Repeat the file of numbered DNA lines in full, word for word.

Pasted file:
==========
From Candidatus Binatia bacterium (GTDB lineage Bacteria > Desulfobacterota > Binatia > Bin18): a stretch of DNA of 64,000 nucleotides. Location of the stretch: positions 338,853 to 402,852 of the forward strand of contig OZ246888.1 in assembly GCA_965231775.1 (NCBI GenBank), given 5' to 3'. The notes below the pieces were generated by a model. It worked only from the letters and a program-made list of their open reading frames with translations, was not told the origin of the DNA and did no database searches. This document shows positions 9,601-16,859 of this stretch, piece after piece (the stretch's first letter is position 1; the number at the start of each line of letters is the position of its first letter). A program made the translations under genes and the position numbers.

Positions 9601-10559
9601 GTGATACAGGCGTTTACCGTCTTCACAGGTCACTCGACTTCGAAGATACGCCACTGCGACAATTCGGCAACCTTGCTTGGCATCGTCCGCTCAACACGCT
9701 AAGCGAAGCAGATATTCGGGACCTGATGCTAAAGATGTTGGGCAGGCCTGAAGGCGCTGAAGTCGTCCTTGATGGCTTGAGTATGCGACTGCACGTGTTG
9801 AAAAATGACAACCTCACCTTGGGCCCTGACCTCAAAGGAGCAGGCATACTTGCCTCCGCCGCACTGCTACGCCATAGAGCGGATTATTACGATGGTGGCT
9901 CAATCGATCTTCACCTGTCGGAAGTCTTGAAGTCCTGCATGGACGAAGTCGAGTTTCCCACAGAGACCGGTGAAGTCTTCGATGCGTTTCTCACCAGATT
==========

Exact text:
From Candidatus Binatia bacterium (GTDB lineage Bacteria > Desulfobacterota > Binatia > Bin18): a stretch of DNA of 64,000 nucleotides. Location of the stretch: positions 338,853 to 402,852 of the forward strand of contig OZ246888.1 in assembly GCA_965231775.1 (NCBI GenBank), given 5' to 3'. The notes below the pieces were generated by a model. It worked only from the letters and a program-made list of their open reading frames with translations, was not told the origin of the DNA and did no database searches. This document shows positions 9,601-16,859 of this stretch, piece after piece (the stretch's first letter is position 1; the number at the start of each line of letters is the position of its first letter). A program made the translations under genes and the position numbers.

Positions 9601-10559
9601 GTGATACAGGCGTTTACCGTCTTCACAGGTCACTCGACTTCGAAGATACGCCACTGCGACAATTCGGCAACCTTGCTTGGCATCGTCCGCTCAACACGCT
9701 AAGCGAAGCAGATATTCGGGACCTGATGCTAAAGATGTTGGGCAGGCCTGAAGGCGCTGAAGTCGTCCTTGATGGCTTGAGTATGCGACTGCACGTGTTG
9801 AAAAATGACAACCTCACCTTGGGCCCTGACCTCAAAGGAGCAGGCATACTTGCCTCCGCCGCACTGCTACGCCATAGAGCGGATTATTACGATGGTGGCT
9901 CAATCGATCTTCACCTGTCGGAAGTCTTGAAGTCCTGCATGGACGAAGTCGAGTTTCCCACAGAGACCGGTGAAGTCTTCGATGCGTTTCTCACCAGATT